To All Youth (like me!):
Hello, my name is Neha Gupta and I am a 16-year old high school student. I haven’t talked much about myself as a person on my blog, so allow me to give you some background. I am a Grade 11 student from Hamilton, Ontario. I consider myself to be an academic, but have an irreplaceable love for competitive sports like running and swimming. I am an attentive student, but get bored quite easily and often jump between subjects. I love and seek a challenge at all times, but can sometimes find large changes daunting. I look to voice my opinion wherever I can in hopes of creating a better community and being a catalyst for change, but find equal pleasure in listening to others as stories can be powerful.
Now, you may have thought that sharing with you much of what I said was unnecessary, and in some instances I can agree. However, I want you to know some aspects of me that provide a human side of who I am in the time I can share with you. Afterall, these are the aspects of youth and students that are easy to lose sight of.
It’s really not easy being a student. With the ever growing popularity of social media, youth feel an added struggle to comply, to fit in. Bullying and mental health illnesses have become a larger battle to fight. Still every child wants to do well, every child is yearning to learn. Unfortunately, not all have the means. Some witness poverty which forbids them from having a healthy meal or accessing technology. Some are not fortunate like I am to have parents who are their biggest cheerleaders. Students can struggle with low self esteem and a low sense of belonging. And the problem is not only that these challenges exist, but that they are invisible. There are some invisible barriers like cultural belief, sexual orientation – these are especially hard for students to address alone.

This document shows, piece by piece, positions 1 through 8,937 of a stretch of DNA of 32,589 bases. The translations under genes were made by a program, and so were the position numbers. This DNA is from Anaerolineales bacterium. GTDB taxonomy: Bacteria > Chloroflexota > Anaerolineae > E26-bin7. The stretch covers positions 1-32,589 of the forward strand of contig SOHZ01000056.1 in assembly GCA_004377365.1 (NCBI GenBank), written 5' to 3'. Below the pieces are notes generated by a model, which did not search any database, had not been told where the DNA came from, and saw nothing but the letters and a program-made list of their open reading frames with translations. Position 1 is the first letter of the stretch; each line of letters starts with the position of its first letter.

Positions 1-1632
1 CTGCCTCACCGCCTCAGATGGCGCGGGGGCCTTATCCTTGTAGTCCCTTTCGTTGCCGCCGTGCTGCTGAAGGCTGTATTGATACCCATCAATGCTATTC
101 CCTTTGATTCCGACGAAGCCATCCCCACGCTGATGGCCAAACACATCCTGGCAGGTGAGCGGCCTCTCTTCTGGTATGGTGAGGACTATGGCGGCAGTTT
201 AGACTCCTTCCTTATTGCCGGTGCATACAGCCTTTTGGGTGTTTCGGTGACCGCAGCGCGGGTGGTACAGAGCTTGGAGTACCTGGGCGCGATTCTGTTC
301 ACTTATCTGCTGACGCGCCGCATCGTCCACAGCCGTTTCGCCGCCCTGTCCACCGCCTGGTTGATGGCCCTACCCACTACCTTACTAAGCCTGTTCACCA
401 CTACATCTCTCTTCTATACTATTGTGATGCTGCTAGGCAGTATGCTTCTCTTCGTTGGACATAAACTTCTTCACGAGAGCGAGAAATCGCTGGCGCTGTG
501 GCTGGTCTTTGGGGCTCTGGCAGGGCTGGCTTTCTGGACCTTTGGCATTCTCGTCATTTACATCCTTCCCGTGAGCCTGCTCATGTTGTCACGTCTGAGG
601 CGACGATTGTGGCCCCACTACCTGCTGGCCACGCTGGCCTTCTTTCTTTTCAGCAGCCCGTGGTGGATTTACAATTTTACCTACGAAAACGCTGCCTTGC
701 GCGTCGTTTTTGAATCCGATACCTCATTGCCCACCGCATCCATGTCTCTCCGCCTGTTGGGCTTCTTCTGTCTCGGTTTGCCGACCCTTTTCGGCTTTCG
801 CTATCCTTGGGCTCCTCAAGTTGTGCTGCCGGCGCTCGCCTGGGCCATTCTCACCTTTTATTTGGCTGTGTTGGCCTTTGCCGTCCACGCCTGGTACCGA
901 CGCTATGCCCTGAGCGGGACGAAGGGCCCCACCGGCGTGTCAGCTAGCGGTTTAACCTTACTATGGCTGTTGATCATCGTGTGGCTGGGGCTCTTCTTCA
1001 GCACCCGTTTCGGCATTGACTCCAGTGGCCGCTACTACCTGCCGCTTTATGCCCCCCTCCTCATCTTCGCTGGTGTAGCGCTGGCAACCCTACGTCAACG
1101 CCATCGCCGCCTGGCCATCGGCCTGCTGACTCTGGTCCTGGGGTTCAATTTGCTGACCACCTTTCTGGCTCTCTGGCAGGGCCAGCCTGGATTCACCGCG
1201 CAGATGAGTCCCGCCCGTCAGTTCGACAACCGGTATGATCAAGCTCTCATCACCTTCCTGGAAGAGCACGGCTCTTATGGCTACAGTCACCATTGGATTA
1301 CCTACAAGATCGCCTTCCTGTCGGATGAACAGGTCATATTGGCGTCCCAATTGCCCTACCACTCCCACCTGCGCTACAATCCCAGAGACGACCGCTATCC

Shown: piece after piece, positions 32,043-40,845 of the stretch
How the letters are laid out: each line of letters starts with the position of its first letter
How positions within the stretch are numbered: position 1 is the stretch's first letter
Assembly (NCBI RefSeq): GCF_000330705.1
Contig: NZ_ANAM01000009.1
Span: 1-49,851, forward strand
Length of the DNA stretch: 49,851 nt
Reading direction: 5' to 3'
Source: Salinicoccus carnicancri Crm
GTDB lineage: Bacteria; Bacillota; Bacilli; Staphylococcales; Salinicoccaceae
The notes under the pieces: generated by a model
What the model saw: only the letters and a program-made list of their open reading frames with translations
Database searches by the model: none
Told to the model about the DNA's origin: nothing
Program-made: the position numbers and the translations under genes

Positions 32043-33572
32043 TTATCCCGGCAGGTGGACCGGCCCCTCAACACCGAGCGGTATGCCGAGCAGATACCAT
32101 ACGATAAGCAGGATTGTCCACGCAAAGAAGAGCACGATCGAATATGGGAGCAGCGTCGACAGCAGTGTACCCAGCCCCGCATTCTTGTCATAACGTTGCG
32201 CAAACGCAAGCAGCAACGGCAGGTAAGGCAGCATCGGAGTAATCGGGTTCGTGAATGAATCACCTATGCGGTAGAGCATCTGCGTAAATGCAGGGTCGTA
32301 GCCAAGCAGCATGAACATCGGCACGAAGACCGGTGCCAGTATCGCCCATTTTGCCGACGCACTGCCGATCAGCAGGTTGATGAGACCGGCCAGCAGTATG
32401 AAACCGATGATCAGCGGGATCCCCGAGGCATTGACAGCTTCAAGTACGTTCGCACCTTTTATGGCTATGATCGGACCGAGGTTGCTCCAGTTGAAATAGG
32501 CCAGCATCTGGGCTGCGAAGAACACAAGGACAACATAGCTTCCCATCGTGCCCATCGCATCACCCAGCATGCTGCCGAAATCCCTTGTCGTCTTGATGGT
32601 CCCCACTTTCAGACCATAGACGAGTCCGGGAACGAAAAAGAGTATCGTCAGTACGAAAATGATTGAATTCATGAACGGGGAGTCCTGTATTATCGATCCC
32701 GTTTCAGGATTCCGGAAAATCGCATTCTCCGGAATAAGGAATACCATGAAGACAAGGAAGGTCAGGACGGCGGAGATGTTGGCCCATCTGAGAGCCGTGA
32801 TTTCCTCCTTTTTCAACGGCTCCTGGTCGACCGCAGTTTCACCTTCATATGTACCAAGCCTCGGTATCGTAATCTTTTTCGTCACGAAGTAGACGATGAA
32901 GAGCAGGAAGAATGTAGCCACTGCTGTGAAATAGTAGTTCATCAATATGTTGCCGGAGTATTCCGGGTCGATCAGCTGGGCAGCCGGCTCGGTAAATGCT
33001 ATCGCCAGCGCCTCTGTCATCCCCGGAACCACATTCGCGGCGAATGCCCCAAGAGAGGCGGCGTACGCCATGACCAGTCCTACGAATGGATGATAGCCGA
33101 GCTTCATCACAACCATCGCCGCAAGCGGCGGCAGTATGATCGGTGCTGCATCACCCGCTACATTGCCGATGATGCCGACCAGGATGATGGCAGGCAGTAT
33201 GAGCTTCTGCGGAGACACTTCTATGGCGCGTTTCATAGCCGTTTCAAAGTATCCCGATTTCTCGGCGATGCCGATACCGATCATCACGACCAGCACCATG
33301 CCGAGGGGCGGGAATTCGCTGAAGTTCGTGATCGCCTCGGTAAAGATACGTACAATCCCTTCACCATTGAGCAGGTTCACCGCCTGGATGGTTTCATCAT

The more conversations we have, and these are oftentimes difficult conversations with ourselves or others, the more positive action. The capacity we have to elevate each other towards better understanding, unity and equal platforms often goes unnoticed. And in this sense, elevating each other means potential for progress at every turn, and working with the constant belief that the world can be better than it is now. Such a mindset is not so much a representation of the platforms that the global population is sitting on, but more so the power we all have to elevate others, to help others rise above the barriers standing in their way.
It is important that privilege is recognized, that individual power to influence is realized and that us, youth, understand there is no other way around this reality. All that WE really need is one common determination in favour of a common goal. WE have collectively risen to the occasion, time and time again, to prove our competency, conviction and willingness to participate in a global movement. You should be proud, WE should be proud for standing against the norm and daring to fight for change. But, our journey in so many ways has just begun. Recognizing a threat is less than half the battle, collaboratively combatting common barriers is a truly global struggle.
2020 was chaotic, and 2021 has just begun. Though through the chaos that defined 2020, progress was achieved everywhere. Society learned the value of human connection, we learned to say “enough is enough”, we collaborated and revolutionized the idea of transcending borders. Now, it’s 2021.
We don’t have to create a new reality, we just have to stop resisting the one that we actually live in.
Over the past few weeks, I have been lucky enough to share my words with others regarding youth power and student identity. Feeling ‘listened to’ is one of the irreplaceable feelings of this world for me, and I was grateful for both the administrative staff at my school board (December 2nd 2020, HWDSB Identity Address) and conference attendees (January 13th 2021, Change The Way Virtual Conference) for letting me speak.
Youth are the future. Let’s shape a great one.